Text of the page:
Last year, a team of Star Trek superfans ponied up more than $70,000 to buy a massive, screen-used shuttle from The Original Series with plans to make it fly again (well, at least to look like it could fly). Now, they’re almost finished.
Fans Adam Schneider and Alec Peters are just a few weeks away from finishing up their months-long restoration job on the dilapidated 24-foot-long, 9-foot-tall Galileo NCC-1701/7 shuttlecraft.
Before they stepped in, the prop had been stored outside for years. It was eventually sold at auction in July 2012.
The duo poured in their own time, money and energy to make it happen — and in an ingenious move, they partnered with a boat repair company to replace and fix the damaged components of the shuttle.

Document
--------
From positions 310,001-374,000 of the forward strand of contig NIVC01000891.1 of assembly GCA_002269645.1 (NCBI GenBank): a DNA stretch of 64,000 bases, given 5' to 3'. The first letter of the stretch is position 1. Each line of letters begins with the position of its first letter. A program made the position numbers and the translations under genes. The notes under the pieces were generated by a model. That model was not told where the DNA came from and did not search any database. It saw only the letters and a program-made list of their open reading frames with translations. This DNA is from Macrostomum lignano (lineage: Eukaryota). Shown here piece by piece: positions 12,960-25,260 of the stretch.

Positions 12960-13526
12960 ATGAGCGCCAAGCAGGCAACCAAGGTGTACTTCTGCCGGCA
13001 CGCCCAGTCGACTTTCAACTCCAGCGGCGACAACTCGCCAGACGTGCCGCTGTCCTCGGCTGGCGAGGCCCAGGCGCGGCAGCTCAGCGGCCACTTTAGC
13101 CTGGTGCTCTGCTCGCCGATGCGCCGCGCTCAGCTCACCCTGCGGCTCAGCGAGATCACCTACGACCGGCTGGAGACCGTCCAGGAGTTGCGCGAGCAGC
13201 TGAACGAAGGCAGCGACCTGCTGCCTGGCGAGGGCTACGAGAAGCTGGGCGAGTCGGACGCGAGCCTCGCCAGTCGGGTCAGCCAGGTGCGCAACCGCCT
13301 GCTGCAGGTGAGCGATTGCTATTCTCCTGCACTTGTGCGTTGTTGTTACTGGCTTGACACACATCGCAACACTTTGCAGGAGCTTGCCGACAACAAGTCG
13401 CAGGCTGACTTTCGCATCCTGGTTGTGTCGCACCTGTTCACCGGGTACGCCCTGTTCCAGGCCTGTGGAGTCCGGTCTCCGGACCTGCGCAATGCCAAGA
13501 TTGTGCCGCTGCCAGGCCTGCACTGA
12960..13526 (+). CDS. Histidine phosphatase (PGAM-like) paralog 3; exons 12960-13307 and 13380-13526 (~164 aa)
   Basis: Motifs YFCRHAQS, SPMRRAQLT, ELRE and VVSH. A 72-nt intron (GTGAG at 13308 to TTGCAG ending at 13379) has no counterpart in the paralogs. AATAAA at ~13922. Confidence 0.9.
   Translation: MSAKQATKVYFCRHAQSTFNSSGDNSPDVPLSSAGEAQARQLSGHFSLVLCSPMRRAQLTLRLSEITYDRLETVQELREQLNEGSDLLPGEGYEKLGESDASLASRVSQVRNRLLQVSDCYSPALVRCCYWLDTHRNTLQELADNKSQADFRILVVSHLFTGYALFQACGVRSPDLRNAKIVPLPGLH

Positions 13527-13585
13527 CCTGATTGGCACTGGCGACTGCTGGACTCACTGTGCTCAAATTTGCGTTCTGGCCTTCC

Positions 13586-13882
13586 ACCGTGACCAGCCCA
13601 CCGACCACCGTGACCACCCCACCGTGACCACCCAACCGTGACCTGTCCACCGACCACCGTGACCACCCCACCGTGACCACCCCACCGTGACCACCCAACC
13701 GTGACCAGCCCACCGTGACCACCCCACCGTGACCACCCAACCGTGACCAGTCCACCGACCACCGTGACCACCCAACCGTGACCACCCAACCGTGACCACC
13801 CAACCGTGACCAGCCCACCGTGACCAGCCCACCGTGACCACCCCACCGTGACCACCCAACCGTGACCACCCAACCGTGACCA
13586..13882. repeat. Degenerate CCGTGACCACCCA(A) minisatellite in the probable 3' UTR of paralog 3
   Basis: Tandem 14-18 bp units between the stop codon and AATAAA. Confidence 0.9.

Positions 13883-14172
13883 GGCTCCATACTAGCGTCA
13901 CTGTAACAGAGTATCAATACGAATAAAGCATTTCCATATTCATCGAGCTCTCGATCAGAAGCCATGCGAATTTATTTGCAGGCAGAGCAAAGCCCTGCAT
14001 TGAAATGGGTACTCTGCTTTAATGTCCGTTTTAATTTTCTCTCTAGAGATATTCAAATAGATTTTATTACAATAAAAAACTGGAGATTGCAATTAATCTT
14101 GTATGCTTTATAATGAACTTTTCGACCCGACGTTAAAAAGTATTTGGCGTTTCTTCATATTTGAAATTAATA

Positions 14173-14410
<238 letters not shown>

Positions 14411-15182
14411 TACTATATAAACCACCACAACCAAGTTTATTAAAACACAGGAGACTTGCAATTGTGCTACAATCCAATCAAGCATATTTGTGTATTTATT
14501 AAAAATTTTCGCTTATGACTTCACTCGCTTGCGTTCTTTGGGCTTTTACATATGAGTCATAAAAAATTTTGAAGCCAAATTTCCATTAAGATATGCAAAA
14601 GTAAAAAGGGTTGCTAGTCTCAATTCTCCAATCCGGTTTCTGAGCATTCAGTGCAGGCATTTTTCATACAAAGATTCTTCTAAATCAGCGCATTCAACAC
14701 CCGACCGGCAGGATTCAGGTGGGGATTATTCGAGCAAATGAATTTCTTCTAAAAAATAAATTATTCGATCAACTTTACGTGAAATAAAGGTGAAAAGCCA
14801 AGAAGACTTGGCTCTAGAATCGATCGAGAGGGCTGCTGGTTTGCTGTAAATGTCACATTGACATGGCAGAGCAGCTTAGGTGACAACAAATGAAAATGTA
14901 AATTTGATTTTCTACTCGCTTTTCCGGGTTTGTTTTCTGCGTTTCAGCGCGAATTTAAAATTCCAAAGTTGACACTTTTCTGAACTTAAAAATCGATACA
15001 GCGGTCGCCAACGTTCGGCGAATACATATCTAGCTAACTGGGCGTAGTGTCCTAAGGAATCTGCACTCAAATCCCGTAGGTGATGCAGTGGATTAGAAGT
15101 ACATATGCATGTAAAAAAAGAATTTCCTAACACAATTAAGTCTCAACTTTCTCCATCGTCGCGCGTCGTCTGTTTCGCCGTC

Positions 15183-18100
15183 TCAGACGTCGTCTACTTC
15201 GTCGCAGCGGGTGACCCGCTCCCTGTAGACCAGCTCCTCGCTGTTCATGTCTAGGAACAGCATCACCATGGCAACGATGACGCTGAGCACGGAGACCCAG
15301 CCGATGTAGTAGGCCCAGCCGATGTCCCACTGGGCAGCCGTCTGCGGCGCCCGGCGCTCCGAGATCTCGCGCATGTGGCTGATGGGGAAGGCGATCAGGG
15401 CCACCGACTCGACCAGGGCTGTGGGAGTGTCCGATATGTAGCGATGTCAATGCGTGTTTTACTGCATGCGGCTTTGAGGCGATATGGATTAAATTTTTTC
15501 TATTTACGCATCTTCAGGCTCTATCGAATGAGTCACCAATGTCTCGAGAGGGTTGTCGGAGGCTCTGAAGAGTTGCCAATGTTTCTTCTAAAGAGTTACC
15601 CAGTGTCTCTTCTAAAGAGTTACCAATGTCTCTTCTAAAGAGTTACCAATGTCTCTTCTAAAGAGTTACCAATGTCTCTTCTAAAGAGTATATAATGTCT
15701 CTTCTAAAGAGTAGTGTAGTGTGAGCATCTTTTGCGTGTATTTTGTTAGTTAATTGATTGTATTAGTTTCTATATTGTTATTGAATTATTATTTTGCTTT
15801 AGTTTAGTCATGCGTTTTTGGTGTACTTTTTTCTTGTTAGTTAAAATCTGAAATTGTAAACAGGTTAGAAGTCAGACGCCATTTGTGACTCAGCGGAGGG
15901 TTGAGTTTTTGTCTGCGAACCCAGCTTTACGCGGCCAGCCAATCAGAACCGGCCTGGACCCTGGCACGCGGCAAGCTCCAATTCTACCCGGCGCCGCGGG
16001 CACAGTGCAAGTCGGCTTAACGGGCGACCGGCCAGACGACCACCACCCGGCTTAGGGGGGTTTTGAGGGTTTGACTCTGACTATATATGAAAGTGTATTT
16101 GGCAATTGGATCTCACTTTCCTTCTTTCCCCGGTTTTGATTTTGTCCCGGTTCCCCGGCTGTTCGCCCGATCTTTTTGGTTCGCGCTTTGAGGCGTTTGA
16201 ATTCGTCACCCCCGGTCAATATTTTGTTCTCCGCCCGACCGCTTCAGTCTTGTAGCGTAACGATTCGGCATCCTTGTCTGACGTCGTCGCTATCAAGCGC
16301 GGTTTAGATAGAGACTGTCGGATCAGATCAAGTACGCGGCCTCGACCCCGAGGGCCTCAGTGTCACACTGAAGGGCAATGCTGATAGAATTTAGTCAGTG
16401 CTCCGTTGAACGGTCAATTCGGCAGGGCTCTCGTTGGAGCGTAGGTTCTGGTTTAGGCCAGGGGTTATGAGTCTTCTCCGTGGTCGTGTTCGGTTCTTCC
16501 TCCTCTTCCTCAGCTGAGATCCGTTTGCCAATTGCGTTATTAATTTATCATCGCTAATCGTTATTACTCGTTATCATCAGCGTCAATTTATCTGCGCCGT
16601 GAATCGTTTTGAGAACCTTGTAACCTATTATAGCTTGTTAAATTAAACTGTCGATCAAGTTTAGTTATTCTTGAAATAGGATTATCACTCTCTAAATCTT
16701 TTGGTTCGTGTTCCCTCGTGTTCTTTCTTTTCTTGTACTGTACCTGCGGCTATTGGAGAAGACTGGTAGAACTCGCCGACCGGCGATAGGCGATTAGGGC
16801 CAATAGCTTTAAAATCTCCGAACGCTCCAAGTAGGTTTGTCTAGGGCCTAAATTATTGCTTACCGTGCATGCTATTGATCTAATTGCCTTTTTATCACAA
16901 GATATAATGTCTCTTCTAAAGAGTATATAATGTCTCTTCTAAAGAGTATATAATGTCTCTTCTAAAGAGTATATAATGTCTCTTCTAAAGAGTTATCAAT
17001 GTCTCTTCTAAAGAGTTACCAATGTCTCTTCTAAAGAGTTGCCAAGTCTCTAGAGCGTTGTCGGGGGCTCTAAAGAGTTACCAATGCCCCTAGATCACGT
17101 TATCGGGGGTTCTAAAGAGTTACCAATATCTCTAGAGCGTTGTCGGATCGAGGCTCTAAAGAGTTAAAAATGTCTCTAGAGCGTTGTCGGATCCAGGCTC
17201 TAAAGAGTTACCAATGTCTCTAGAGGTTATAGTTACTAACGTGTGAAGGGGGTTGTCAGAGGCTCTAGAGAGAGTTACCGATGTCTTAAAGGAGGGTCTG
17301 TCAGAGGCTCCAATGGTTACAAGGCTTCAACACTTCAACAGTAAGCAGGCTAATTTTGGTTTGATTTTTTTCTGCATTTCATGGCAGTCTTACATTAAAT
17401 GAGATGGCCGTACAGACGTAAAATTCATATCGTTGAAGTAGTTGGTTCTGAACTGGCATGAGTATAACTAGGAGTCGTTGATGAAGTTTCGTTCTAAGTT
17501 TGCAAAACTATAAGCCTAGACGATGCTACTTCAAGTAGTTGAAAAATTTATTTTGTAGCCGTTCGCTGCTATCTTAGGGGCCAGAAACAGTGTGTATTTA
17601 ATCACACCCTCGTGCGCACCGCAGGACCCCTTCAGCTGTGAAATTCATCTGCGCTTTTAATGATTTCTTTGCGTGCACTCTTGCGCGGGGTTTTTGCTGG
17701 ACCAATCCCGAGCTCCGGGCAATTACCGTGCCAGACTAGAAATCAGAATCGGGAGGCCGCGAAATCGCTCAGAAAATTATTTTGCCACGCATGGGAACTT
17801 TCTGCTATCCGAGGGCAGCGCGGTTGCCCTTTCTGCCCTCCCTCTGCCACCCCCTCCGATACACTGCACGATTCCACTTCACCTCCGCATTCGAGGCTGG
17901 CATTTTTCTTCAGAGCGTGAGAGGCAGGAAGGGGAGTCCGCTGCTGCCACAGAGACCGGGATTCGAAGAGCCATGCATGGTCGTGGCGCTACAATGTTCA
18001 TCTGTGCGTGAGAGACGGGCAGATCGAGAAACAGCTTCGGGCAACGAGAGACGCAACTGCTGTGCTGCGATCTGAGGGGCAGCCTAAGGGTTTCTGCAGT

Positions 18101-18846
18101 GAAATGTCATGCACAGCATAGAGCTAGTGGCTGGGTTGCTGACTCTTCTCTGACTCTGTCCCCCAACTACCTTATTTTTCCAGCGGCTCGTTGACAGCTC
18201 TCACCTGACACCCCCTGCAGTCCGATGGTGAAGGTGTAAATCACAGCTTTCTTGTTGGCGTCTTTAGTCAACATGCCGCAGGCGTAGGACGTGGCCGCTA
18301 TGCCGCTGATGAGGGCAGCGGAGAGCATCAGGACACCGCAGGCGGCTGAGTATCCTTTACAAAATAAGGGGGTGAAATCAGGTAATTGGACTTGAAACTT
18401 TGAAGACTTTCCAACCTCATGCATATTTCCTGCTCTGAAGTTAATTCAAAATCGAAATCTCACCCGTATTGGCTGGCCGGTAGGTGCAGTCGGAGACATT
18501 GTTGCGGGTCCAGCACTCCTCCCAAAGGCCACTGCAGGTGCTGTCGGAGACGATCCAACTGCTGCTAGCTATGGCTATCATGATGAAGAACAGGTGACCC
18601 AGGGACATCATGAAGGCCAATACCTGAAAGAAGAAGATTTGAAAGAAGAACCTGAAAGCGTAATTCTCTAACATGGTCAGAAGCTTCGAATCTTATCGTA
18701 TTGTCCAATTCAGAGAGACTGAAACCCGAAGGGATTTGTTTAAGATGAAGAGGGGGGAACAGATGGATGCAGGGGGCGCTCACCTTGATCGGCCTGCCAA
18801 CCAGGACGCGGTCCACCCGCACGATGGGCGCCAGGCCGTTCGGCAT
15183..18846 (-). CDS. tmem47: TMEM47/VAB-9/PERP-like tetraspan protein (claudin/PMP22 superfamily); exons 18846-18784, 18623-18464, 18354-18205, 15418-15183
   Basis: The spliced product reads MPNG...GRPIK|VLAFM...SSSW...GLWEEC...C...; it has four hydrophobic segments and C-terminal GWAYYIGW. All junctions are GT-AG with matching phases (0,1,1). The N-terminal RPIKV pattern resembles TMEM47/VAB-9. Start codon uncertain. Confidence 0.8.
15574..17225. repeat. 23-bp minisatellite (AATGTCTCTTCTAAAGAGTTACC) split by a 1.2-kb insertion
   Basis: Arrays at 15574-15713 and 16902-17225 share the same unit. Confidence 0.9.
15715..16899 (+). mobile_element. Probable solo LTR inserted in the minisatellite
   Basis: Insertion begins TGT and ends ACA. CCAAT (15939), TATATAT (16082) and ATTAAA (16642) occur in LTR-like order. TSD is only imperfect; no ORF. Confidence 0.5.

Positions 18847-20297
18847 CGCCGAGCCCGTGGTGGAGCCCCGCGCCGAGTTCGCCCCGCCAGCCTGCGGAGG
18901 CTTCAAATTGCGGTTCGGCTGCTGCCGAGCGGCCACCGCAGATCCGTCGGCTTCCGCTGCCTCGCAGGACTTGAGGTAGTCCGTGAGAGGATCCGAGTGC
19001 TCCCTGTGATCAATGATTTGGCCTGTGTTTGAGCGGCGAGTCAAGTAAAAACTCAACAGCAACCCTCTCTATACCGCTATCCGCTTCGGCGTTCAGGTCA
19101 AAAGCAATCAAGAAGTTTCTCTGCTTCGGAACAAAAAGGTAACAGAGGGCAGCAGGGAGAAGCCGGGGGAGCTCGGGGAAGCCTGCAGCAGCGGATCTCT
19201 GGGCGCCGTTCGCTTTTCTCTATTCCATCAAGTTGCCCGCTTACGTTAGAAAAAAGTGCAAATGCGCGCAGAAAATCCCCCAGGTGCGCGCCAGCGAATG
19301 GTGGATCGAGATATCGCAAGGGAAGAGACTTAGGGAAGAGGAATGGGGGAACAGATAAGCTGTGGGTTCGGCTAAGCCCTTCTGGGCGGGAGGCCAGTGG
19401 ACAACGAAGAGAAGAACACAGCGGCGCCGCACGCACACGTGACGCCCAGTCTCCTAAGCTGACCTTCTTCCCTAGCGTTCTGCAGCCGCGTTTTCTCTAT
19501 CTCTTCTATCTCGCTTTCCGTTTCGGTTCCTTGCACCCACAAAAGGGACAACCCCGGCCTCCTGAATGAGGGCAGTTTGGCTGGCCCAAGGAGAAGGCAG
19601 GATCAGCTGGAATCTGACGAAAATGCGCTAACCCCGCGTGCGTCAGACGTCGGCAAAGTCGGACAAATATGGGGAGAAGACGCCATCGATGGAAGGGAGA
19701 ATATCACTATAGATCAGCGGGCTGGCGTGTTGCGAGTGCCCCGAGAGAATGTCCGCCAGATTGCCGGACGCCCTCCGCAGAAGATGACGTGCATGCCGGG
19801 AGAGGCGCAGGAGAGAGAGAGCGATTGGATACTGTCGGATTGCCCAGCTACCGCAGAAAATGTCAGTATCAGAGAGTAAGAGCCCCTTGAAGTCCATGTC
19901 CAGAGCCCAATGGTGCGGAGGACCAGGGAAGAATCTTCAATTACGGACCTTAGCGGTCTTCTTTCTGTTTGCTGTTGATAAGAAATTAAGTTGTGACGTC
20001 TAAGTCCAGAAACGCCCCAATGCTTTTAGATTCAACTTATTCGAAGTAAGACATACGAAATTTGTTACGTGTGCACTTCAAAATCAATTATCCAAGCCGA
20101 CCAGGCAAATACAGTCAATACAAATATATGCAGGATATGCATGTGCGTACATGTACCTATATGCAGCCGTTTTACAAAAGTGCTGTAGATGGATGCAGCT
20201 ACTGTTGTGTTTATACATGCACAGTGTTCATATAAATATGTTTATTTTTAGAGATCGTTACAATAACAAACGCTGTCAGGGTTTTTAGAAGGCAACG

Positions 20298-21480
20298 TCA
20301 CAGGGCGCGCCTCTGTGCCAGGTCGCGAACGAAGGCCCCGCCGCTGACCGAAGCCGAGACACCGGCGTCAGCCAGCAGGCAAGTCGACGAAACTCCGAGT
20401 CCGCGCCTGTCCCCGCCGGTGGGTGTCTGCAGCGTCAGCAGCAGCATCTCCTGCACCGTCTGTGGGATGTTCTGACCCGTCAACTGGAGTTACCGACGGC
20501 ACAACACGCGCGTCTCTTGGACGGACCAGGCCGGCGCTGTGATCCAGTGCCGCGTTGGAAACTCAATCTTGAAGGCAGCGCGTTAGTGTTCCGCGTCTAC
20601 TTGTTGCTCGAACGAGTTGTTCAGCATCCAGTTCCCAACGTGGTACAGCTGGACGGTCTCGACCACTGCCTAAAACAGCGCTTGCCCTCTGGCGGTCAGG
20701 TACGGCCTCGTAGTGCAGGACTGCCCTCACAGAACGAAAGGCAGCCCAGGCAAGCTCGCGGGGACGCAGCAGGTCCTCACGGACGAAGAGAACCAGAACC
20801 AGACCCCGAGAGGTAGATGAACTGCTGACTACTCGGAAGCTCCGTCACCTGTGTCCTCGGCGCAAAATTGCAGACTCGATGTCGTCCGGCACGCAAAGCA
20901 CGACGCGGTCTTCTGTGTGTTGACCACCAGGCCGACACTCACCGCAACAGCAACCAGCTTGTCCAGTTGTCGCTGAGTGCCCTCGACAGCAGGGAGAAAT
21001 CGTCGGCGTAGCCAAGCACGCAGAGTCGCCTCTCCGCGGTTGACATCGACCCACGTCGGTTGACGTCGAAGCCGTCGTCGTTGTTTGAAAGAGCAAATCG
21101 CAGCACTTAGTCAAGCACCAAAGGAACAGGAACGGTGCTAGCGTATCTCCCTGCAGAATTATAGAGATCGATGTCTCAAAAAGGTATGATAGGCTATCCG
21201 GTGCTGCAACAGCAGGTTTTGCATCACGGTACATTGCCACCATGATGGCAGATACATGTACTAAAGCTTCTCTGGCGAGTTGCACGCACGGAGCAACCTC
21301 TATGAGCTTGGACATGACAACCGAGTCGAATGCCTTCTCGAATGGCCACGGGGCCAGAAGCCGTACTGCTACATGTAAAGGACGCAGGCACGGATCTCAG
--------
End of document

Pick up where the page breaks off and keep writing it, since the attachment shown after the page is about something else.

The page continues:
Schneider told Space the shuttle needed rescue because it’s not only a piece of Trek lore but also a reminder of what humanity aspires to be:
"If you looked prerestoration, all you would do is cry. When you look at the 'post,' you can see what the original design and intent was ... Star Trek is supposed to be our future in space. It is not fictional — it is, of course — but it isn't intended to be a galaxy far, far away. It is intended to be what we do on this planet with our capabilities over the next few hundred years, and as such, it's inspiring."
Check out a video of the restoration below, and marvel at this almost-lost piece of sci-fi legend: